Ukrainian puppet performance representing the Nativity as well as secular material. According to many researchers the vertep (Cyrillic: вертеп, literally “secret place”, “grotto” or “cave” in the old Slavic language) emerged between the end of the 16th century and the start of the 17th century. It was the time of the national liberation movement when Ukrainians began to assert themselves against Polish-Lithuanian domination and the influence of Moscow. At that time, too, the distinctive culture of the Ukrainian nation was appearing. Since peasants and Cossacks made up the majority of the Ukrainian population, it was their tastes and interests that determined the artistic model of the Ukrainian vertep. Both the vertep’s philosophical basis and its architecture (the little, portable box-theatre) make it truly the national form of the Ukrainian puppet theatre.
The vertep theatre is dualistic in nature. First there is the story of Christ’s birth as drawn from the Gospels, and then there are stories of the common man, drawn from daily life. The Ukrainian philosopher Hryhorij Savyc Skovoroda believed that vertep actually represented three worlds: that of God, the cosmos, and nature; that of the living; and that of the allegory. The vertep’s drama was staged at three levels: the Celestial, where the deities are sitting; the Biblical, where the Christmas drama is performed; and the Earthly, where the distinctive short scenes, or interludes, of the life of the Ukrainian people took place.
The puppets of the traditional vertep were usually carved of wood and could not move their limbs. Their one, frozen gesture had to convey the essence of their character. These interlude puppets reflected the society of the times: a Zaporozhian Cossack, a Ukrainian peasant, an old man, old woman, a servant, girl, inn keeper, theology student (bursa), a Gypsy, Gentleman, Polish landowner, Muscovite, soldiers, initiate priest, and so on.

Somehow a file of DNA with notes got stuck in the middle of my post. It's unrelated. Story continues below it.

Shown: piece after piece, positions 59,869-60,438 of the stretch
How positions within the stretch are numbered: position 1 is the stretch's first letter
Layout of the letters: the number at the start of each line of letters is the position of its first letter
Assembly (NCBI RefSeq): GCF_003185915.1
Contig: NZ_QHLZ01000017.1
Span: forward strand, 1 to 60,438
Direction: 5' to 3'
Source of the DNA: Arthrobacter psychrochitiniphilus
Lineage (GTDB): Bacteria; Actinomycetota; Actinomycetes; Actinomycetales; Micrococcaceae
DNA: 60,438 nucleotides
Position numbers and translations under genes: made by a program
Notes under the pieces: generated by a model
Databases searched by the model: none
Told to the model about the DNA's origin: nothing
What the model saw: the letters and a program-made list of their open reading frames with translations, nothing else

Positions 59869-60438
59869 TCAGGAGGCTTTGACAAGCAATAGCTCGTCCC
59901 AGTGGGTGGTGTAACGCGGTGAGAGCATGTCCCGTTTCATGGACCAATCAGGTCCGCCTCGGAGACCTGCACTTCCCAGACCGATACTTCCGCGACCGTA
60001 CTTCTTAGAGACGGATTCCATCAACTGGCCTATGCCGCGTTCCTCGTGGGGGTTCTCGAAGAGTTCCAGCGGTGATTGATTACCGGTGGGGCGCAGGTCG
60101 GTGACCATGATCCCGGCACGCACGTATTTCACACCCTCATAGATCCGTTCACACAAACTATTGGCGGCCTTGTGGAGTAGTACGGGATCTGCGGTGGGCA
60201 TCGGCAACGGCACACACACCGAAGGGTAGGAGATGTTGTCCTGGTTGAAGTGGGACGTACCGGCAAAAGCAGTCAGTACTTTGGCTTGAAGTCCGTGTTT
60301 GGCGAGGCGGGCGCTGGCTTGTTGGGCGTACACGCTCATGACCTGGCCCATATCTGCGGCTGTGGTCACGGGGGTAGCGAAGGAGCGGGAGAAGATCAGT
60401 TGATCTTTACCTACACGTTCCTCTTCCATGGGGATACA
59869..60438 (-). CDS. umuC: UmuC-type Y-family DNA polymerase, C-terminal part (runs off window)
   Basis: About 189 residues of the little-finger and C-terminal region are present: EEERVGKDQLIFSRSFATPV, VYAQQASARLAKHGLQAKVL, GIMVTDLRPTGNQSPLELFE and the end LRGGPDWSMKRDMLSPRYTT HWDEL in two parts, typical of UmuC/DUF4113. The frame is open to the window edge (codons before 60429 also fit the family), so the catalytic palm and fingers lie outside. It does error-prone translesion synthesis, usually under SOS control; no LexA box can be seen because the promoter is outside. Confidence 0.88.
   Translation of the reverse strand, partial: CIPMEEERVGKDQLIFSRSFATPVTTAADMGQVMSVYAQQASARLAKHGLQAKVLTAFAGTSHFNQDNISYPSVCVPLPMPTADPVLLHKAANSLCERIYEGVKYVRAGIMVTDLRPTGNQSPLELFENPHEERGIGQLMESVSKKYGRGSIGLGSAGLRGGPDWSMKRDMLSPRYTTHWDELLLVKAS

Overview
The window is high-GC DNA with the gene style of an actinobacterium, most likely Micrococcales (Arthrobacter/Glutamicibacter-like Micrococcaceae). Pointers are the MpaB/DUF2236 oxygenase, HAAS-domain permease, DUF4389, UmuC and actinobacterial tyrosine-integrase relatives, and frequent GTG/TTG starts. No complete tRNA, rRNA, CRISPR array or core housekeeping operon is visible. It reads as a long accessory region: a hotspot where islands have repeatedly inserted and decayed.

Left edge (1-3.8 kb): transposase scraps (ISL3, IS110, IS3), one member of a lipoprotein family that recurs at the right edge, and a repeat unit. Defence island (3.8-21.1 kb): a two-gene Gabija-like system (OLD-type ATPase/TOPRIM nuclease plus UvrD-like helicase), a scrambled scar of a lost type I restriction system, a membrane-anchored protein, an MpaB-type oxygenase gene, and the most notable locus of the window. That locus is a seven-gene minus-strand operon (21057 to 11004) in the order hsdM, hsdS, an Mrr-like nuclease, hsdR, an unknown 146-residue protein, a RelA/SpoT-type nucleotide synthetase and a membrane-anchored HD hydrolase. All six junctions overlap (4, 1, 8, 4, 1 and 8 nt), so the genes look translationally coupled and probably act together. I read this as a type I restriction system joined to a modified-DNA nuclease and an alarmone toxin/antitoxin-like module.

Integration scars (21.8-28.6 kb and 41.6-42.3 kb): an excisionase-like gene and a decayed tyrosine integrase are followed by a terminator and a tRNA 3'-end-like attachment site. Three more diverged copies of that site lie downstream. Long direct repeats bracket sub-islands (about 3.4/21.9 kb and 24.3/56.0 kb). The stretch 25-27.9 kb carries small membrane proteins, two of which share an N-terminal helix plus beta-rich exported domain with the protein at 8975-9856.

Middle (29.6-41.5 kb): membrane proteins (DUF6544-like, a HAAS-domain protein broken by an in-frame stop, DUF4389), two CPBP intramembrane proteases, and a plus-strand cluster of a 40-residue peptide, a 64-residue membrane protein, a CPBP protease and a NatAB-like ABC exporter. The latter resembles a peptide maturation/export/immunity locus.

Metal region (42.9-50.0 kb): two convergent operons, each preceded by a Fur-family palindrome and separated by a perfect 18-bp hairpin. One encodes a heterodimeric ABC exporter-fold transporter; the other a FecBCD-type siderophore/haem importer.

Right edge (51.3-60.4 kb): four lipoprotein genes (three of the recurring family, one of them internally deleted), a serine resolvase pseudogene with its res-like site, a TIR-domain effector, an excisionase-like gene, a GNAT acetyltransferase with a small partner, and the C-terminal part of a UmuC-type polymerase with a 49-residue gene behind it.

The relationships and clashes between these characters illustrated the characteristics, interests and manners of thinking of the various social groups and, more generally, the life and the culture of the Ukrainian people of the time. In these interludes, Zaporozhets, a Cossack, was a central character. He personified courage, patriotism, honour, and recklessness. He is always ready to defend his motherland. This puppet was the largest, with a size of 32 centimetres compared with 24 centimetres for the other figures. He wore a coat (a zhupan) and dark blue or red wide trousers, and had a shaved head and a long black moustache. His typical pose was one arm raised against the enemy in defense of the motherland, while in his opposing hand he brandished a bludgeon, symbolizing power. He embodied the spirit of the Cossack class of the Ukrainian Zaporogues, who were asserting themselves against foreign domination.
In the Christmas drama, characters did not correlate with the actual historical epoch of Christ and they personified social qualities. Thus Rachel was more Ukrainian than Jewish and personified vulnerability; Herod, power and culpability; Mary and Joseph, goodness and gentility; the Magi, hypocrisy; and the shepherds, veneration and the worship of God. The appearance of the characters in the Christmas drama conforms to the ecclesiastical canon of the biblical heroes.
The development of the Ukrainian vertep was influenced by the dramaturgy taught at the Academy of Kyievo-Mikhylev (Kiev Kyiv) and founded on the traditional model of Antiquity: protasis–epitasis–katastasis–peripeteia–catastrophe (exposition-rising action-climax-reversal/recognition-denouement). It was said that the students “walked with a vertep”. The plays combined literary and spoken styles in Ukrainian, Old Slavic, Russian, Polish and Hungarian, with these languages being divided into three styles (“high”, “middle”, and “low”) according to the genre and end purpose.
The vertep box-like stage was highly portable, thereby allowing this to be an itinerant and widely seen art form. The vertep was also accompanied by music and dancing. In the common life interludes, the Cracovienne, the Kamarinskaya, and the European dance were seen.
Through the use of image-based thinking (metaphor, allegory, aphoristic character) and the reflection made possible by using the puppetry art form to reveal the artistic essence, the vertep was able to vividly represent the world and aspects of man himself. Because of this, the Ukrainian vertep became the bearer of the spiritual, aesthetic and moral values of the times – the keeper of the historical experience of the Ukrainian people.
Repressed by the Communist government of Soviet Ukraine since the Russian Revolution of October 1917, this form of theatre had all but ceased to exist. Now, however, thanks to the efforts of dedicated reformers of the Ukranian stage, its artistic heritage is being preserved and revived in contemporary Ukrainian theatre.